In the 1870 US Census extract as transferred to the new form, in addition to the crippled (and often erroneous) name of the enumeration location -- there is a pair of fields with a) year-date and b) "Residence".
The name of the place put by the form in "Residence" is the name of the local Postal Station. This is often/usually **not** where the persons actually lived, and might be located in a village or crossroads known by another name at other times.
The enumerated persons might live 20 miles away from this postal station.
This "Residence" should be ~R*e*m*o*v*e*d~ from the form, or re-labeled "Post Office," as it appears in the actual enumeration. Otherwise it is going to be 99% wrong as far as residence is concerned, and confusing to those who think everyone lives in cities.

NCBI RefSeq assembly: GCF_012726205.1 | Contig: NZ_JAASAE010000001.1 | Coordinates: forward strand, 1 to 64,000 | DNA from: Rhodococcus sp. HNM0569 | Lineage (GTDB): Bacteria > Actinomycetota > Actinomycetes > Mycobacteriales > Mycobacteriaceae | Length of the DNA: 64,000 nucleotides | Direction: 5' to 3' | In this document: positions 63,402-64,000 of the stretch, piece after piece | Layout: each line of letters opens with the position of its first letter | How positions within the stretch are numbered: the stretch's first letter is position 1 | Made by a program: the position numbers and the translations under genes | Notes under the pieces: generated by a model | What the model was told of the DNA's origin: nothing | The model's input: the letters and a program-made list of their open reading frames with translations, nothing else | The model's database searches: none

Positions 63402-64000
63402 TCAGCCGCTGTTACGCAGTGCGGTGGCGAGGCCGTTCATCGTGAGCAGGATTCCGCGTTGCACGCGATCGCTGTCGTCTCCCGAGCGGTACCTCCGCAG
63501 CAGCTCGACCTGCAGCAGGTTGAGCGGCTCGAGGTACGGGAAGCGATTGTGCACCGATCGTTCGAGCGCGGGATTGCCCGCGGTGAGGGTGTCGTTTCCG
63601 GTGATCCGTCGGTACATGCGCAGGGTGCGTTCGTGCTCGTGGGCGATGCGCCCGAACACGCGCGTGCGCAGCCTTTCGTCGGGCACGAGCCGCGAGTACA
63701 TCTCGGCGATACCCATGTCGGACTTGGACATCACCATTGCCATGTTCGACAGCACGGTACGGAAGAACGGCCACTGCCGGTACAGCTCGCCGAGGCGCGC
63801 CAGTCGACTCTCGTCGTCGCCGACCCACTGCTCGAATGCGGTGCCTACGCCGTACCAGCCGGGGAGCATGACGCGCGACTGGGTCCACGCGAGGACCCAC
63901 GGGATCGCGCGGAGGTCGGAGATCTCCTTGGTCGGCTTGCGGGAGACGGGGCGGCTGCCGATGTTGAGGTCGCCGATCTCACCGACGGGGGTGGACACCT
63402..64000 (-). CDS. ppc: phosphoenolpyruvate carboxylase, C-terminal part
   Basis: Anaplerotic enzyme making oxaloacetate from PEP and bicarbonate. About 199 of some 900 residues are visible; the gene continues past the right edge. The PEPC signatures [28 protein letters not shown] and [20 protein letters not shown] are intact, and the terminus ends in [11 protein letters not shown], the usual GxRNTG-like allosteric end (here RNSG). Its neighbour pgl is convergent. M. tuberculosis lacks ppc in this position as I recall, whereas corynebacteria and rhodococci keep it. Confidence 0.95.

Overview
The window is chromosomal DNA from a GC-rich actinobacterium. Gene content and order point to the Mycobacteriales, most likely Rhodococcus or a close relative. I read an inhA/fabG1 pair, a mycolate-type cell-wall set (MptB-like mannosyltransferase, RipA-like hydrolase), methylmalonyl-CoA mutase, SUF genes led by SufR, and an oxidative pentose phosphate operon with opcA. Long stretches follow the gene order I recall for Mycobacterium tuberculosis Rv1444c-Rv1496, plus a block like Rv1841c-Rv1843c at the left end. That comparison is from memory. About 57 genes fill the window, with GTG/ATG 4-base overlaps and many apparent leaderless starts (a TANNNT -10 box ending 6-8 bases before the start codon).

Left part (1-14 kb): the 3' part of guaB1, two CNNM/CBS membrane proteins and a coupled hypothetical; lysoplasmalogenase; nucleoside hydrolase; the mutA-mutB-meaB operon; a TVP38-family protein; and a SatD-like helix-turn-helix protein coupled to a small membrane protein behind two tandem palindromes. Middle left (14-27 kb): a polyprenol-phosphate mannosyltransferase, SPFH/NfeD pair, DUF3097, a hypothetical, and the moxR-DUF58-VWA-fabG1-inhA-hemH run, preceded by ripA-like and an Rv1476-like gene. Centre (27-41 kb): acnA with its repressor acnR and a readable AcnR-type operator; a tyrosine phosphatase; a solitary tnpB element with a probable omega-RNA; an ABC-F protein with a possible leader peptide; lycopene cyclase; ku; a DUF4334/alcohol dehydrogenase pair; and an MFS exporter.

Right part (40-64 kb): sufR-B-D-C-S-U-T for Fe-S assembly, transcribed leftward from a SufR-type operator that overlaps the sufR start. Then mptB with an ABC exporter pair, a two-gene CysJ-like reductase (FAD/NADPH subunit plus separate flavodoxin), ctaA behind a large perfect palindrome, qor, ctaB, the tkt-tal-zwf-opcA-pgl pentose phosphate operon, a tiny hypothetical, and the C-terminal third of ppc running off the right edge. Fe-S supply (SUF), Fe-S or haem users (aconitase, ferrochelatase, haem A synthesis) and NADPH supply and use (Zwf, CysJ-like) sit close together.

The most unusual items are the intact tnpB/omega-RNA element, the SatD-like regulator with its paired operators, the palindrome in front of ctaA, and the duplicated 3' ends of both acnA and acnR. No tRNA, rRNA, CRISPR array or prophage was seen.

If you elect to relabel it properly, have the form create an "event" entitled "Post Office," not create a duplicate --erroneous-- residence location.
These Postal Stations were unique names. They were often selected by the (political-appointee) newly selected postmaster after approval by the US Post Office. They could not repeat the name of any other post office. For example, for a few years the village usually known as 'Cassville,' in Cass District, Monongalia County, was called "Jackson" in its guise as a postal station. That name subsequently disappeared.